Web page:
5. After activity three, move on to activity four. The next sense is called smell. The children will stay in their divided groups. The teacher will explain the activity. The children will be blindfolded.
The teacher will go around and have the children smell cherry lotion, grape soap, and peach gel.
Tell the children to keep the answer to each item a secret until she says they may answer. After everyone has a chance to smell the items, the teacher will ask what the items were. The children may discuss the activity with one another.
6. After activity four, move on to activity five. The next sense is called hearing. The children will break out of their groups and come into a whole group. The teacher will explain the activity. The children will be blindfolded. The teacher will play a heartbeat sound. The children will listen.
Next, the teacher will shake a maraca. The children will listen. Lastly, the teacher will clap her hands. The children will listen. After all of the sounds are listened to, the children will tell the teacher about the sounds they heard.
7. Closure: The teacher will then pass out a worksheet. The children are to list at least three things about each sense. They can write things that were learner in each activity.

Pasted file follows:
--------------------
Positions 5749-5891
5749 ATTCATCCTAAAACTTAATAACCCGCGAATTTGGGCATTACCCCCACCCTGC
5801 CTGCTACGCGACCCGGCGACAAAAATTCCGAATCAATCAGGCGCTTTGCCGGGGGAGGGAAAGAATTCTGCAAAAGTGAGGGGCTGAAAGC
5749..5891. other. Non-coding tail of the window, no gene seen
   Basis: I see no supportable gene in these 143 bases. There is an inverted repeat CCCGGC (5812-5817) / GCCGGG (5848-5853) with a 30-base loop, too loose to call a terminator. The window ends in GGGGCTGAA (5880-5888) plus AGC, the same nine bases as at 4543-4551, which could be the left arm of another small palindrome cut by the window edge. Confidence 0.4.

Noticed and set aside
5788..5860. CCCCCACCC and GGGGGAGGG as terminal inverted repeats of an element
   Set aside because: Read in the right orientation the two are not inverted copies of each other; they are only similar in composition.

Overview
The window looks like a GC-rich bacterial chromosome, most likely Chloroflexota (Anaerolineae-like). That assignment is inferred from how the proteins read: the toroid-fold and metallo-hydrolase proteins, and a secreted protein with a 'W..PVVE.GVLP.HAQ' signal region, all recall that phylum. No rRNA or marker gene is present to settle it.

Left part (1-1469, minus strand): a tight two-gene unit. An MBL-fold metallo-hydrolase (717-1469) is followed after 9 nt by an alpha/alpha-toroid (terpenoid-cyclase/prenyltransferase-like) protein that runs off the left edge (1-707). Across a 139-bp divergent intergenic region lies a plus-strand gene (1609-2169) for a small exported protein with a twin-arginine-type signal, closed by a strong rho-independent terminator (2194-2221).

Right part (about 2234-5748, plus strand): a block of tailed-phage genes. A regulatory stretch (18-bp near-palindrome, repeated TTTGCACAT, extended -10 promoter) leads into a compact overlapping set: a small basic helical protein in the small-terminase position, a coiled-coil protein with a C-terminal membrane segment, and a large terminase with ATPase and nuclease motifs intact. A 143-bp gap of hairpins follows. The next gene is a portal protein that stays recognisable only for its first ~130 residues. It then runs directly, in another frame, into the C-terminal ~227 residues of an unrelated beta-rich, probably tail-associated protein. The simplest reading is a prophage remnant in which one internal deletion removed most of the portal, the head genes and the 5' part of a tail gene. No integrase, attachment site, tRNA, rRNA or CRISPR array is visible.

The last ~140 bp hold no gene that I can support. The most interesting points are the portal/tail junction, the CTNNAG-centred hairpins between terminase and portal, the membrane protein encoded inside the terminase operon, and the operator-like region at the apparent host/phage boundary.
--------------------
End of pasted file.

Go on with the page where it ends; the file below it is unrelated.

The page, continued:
8. After the worksheet, the teacher will explain the five senses in more depth.
The children will be evaluated by their participation in the activity and the completion of the observation worksheet.
Participation- 50 points
Observation worksheet- 50 points
I adapted this lesson by using it as a stepping-stone. I liked the idea of the mystery boxes, however, I did not like the idea of using them to teach mass. I found it confusing for children to understand. I decided to make this lesson about the five senses and make up activities to go along with each sense. After I got done making up my activity, it was very different than in the beginning. The idea of the mystery box sparked an idea for me to do the five senses.
I had a fun time doing this activity for the 5th grade class at Lincoln Elementary School. The children were very cooperative and seemed to enjoy my lesson.
I started the lesson off okay. I told the children that there were five senses and that we were going to learn about them. The first sense I taught was the sense of touch. After I handed out the boxes, I noticed that I forgot to explain what they were supposed to do. I remember in class Dr Thomas told us that we are supposed to explain how to do the activity before we pass out the items. However, the children did not mess with the boxes until I told them to. I was so happy. I guess I got really lucky.
After that, I learned from my mistake. I explained all the activities before I gave them the items. They seemed to respond to me better after I did that.
All in all, I think I did well for my first time to teach children. I was scared at first, but as time went on I knew why I had decided to be a teacher.
Observations for the five senses
Name:_______________ Date: _____________________
Directions: List three observations for each of the five senses. Try to remember what we did in each activity.
E-Mail Amber (Shelkett) Mallow !